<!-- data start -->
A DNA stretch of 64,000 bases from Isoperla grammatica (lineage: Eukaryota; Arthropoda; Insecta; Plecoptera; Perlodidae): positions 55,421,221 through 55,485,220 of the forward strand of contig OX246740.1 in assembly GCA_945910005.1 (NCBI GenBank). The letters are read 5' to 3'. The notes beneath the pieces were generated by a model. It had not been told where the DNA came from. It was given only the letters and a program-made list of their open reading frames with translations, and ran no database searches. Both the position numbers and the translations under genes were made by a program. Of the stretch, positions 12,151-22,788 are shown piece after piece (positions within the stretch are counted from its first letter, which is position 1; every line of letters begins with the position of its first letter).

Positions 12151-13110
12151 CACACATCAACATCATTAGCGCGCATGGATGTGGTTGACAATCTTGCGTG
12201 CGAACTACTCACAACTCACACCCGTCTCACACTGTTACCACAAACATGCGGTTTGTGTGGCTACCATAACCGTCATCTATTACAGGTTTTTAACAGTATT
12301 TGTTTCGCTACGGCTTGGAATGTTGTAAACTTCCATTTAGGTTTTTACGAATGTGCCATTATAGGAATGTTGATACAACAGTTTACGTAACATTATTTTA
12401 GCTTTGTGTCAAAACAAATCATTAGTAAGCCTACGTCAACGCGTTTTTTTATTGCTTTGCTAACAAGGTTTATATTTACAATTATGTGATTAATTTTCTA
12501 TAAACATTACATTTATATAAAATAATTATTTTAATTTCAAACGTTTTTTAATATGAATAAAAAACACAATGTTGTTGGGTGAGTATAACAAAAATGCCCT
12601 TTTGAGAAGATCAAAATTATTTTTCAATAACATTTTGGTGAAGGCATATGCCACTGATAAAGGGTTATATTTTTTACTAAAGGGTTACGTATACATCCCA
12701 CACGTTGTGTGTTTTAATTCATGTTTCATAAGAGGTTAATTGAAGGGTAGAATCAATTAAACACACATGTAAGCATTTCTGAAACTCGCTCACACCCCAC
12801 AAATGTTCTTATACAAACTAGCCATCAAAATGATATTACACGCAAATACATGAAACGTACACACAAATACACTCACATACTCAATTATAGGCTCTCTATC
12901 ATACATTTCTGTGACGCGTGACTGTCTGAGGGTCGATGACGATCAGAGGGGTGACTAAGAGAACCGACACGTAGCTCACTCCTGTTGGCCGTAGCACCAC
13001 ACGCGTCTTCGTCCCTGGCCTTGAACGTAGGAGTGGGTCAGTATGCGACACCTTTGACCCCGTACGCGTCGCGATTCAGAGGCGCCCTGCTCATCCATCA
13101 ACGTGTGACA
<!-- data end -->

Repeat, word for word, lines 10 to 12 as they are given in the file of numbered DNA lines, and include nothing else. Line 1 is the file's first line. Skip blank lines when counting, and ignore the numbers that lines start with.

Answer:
12801 AAATGTTCTTATACAAACTAGCCATCAAAATGATATTACACGCAAATACATGAAACGTACACACAAATACACTCACATACTCAATTATAGGCTCTCTATC
12901 ATACATTTCTGTGACGCGTGACTGTCTGAGGGTCGATGACGATCAGAGGGGTGACTAAGAGAACCGACACGTAGCTCACTCCTGTTGGCCGTAGCACCAC
13001 ACGCGTCTTCGTCCCTGGCCTTGAACGTAGGAGTGGGTCAGTATGCGACACCTTTGACCCCGTACGCGTCGCGATTCAGAGGCGCCCTGCTCATCCATCA